Mass Spectrometry Imaging Shows Cocaine and Methylphenidate Have Opposite Effects on Major Lipids in Drosophila Brain
Journal article, 2018

Time-of-flight secondary ion mass spectrometry (ToF-SIMS) was used to study the effects of cocaine versus methylphenidate administration on both the localization and abundance of lipids in Drosophila melanogaster brain. A J105 ToF-SIMS with a 40 keV gas cluster primary ion source enabled us to probe molecular ions of biomolecules on the fly with a spatial resolution of ∼3 μm, giving us unique insights into the effect of these drugs on molecular lipids in the nervous system. Significant changes in phospholipid composition were observed in the central brain for both. Principal components image analysis revealed that changes occurred mainly for phosphatidylcholines, phosphatidylethanolamines, and phosphatidylinositols. When the lipid changes caused by cocaine were compared with those induced by methylphenidate, it was shown that these drugs exert opposite effects on the brain lipid structure. We speculate that this might relate to the molecular mechanism of cognition and memory.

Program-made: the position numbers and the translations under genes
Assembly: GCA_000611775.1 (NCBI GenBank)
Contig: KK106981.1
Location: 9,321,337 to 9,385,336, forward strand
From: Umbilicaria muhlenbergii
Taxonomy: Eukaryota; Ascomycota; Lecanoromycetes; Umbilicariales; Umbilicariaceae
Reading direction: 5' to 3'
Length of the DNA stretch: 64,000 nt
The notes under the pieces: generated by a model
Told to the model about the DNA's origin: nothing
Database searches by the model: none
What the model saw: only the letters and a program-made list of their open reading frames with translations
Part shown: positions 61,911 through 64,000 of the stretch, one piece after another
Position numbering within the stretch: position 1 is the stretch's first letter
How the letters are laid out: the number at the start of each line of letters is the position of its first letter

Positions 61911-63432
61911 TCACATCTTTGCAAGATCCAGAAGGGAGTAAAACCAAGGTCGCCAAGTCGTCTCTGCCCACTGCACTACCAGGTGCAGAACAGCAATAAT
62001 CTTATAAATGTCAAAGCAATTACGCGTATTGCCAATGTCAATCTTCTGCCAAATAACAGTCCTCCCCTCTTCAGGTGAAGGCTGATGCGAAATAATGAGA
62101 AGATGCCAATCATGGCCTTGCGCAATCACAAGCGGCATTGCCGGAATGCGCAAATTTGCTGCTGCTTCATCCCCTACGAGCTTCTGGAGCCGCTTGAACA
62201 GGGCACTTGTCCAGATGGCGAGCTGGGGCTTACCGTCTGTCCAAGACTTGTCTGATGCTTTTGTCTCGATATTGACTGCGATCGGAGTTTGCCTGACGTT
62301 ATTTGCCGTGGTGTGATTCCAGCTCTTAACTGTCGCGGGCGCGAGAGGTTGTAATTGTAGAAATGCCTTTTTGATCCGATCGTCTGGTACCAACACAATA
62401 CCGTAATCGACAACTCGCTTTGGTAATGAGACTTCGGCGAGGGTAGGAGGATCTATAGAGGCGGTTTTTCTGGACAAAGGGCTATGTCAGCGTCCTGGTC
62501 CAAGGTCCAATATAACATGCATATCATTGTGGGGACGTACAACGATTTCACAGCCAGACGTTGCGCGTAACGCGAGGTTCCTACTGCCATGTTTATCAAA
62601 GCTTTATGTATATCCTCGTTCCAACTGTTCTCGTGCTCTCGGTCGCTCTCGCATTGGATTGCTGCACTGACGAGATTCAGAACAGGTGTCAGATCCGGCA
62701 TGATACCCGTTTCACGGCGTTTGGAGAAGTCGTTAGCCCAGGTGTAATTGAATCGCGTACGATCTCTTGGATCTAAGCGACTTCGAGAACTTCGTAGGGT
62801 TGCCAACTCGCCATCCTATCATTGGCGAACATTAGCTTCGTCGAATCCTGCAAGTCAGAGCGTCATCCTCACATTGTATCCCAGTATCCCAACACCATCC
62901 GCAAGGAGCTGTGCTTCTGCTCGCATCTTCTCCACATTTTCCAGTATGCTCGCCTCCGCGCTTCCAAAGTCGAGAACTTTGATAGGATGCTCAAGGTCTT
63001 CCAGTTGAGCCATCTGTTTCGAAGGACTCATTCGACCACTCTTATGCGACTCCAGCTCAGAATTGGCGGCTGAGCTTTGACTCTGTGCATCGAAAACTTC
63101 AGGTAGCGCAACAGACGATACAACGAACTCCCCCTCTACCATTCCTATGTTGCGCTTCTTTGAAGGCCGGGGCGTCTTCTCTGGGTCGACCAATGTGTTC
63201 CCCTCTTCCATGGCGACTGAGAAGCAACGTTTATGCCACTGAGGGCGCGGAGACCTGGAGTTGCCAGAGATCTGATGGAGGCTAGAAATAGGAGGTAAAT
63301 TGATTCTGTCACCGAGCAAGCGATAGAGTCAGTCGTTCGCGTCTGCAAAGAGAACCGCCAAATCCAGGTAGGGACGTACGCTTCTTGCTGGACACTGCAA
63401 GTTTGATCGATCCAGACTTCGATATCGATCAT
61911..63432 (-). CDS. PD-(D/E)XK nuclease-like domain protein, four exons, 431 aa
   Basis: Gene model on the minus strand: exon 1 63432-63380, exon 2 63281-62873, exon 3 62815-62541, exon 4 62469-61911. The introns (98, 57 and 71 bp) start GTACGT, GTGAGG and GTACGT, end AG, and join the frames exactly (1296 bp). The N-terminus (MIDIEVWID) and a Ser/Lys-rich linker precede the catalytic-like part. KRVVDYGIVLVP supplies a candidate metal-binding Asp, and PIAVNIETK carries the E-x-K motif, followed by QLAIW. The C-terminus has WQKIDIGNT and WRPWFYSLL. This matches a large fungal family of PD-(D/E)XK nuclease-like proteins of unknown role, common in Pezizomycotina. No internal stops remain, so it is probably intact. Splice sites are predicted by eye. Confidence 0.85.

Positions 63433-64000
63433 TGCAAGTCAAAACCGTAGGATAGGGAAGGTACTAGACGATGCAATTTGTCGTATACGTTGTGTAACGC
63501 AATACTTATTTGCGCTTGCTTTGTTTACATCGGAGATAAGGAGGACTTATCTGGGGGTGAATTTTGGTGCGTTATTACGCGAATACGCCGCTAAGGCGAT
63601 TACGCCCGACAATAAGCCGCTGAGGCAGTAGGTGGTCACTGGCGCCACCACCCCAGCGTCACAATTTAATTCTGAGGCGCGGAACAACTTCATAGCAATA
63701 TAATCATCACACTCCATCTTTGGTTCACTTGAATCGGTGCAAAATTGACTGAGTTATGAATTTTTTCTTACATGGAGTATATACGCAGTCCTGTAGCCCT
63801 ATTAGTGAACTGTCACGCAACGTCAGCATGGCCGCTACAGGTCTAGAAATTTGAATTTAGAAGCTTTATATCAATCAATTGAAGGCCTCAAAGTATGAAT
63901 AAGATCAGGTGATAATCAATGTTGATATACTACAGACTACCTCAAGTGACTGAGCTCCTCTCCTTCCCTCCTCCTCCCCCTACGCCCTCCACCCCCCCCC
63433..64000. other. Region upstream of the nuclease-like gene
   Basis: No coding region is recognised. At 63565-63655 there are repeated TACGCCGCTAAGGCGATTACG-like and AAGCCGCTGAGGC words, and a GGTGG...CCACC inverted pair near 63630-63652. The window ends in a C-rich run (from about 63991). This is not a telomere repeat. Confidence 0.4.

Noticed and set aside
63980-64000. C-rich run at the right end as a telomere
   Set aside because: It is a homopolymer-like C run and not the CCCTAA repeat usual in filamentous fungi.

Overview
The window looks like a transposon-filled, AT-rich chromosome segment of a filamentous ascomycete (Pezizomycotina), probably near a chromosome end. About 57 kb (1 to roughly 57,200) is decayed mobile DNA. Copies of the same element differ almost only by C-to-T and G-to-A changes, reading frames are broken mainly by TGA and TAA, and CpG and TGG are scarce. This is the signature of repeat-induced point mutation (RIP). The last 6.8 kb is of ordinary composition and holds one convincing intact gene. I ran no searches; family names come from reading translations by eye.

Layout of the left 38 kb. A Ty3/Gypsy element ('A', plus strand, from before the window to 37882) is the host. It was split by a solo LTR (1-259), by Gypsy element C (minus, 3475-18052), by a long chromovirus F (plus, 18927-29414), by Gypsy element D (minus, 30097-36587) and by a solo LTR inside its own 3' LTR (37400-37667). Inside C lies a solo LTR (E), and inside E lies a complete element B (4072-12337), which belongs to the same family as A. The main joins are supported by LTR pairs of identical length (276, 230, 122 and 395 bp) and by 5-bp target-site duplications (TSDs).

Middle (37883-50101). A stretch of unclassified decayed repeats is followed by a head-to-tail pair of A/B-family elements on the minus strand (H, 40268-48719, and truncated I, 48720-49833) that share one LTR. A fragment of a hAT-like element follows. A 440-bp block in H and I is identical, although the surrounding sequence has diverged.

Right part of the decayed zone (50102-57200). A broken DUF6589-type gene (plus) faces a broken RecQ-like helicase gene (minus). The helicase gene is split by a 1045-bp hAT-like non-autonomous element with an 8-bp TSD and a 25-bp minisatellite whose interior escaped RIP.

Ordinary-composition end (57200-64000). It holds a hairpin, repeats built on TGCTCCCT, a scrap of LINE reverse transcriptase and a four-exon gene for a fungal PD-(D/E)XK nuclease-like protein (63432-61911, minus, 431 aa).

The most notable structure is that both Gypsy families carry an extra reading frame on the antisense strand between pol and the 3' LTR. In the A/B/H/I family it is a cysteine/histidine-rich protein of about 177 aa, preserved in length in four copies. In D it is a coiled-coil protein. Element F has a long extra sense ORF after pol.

cocaine

Drosophila

methylphenidate

phospholipids

Mass spectrometry imaging

Author

Thuy Mai Hoang Philipsen

Chalmers, Chemistry and Chemical Engineering, Chemistry and Biochemistry, Analytical Chemistry

Nhu TN Phan

University Medical Center Göttingen

University of Gothenburg

John Fletcher

University of Gothenburg

Per Malmberg

Chalmers, Chemistry and Chemical Engineering, Chemistry and Biochemistry

Andrew Ewing

University of Gothenburg

Chalmers, Chemistry and Chemical Engineering, Chemistry and Biochemistry, Analytical Chemistry

ACS Chemical Neuroscience

1948-7193 (ISSN)

Vol. 9 6 1462-1468

Subject Categories

Pharmaceutical Sciences

Atom and Molecular Physics and Optics

Other Chemistry Topics

DOI

10.1021/acschemneuro.8b00046

More information

Latest update

9/5/2018 8